The Heat will exhaust all avenues in an attempt to trade him over the next three-plus weeks. They would gladly give Miller away for nothing in return. But there’s no team in the league that would take him. The Heat could try to throw in additional assets as an inducement. But they don’t have many with which to maneuver.
7. Hope He Retires For Medical Reasons. Let’s call this the “too late” scenario.
In this case, Miller would continue to receive his salary, but the salary would be excluded from the Heat’s team salary. Sounds wonderful! But it won’t work for Miller. Here’s why.
In such cases, the team must first waive the player, and can then apply for this salary exclusion no sooner than the one-year anniversary of the last game in which the player played.
The determination as to whether an injury or illness is career ending is made by a physician jointly selected by the league and players association. The determination is based on whether the injury or illness will prevent the player from playing for the remainder of his career, or if it is severe enough that continuing to play constitutes a medically unacceptable risk.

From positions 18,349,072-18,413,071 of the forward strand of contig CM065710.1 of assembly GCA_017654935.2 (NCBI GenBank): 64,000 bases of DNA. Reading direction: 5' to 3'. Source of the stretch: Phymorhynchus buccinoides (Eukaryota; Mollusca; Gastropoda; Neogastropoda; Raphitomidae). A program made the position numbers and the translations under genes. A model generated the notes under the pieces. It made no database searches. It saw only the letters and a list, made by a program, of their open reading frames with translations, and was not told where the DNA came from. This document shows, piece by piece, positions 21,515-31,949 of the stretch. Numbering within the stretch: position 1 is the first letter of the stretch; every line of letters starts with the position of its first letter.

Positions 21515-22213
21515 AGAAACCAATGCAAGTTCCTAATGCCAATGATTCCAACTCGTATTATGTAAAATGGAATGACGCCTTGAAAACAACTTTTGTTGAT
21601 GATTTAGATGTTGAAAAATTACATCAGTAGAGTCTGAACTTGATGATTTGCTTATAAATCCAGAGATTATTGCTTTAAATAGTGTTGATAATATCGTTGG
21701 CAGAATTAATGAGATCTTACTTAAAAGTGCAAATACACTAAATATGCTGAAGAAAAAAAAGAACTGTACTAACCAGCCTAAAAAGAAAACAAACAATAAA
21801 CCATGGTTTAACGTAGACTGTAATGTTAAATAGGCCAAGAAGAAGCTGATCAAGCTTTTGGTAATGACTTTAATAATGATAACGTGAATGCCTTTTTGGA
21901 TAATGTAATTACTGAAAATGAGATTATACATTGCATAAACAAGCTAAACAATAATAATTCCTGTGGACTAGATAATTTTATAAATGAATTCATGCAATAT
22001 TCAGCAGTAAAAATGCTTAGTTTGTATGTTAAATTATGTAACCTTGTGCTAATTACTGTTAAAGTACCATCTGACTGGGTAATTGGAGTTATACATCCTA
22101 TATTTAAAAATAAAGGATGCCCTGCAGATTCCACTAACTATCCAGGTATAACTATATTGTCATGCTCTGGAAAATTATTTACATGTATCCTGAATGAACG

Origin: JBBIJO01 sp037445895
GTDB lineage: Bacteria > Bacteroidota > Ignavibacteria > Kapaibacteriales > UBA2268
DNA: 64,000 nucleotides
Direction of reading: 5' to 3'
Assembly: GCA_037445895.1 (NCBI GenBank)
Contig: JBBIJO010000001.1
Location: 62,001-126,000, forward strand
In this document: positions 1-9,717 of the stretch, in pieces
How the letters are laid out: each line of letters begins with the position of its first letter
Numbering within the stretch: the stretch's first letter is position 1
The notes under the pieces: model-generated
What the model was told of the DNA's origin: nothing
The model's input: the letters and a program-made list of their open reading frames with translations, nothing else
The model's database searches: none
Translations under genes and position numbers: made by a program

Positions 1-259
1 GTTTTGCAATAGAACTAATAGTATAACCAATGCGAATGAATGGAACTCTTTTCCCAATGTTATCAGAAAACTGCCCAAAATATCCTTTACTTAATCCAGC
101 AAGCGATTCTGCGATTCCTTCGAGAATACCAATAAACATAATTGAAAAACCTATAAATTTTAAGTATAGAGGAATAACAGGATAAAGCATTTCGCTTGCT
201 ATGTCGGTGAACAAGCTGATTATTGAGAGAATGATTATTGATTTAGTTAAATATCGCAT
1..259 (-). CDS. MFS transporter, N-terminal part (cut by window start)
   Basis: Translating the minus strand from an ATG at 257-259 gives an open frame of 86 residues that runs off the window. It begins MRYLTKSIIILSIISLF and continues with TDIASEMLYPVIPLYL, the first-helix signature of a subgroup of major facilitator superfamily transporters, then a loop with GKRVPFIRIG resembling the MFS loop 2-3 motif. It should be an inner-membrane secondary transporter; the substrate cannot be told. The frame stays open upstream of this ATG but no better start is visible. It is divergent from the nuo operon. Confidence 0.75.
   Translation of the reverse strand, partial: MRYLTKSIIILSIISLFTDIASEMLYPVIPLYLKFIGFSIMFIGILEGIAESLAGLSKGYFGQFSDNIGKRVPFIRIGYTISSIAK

If the injury exclusion is granted, the player’s salary is removed from team salary:
(i) If the player played 10 or more games that season, on the one-year anniversary of the player’s last game.
(ii) If the player played fewer than 10 games that season, 60 days after his last game, or the one-year anniversary of his last game in the previous season, whichever is later.
The one-year anniversary of Miller’s last game would be playoff time next season. That’s too late to get any tax relief for next season. Any such relief, therefore, wouldn’t come until the following season, which accomplishes nothing. As a result, this is not a viable (or possible, since he hasn’t suffered a career-ending injury anyway) alternative.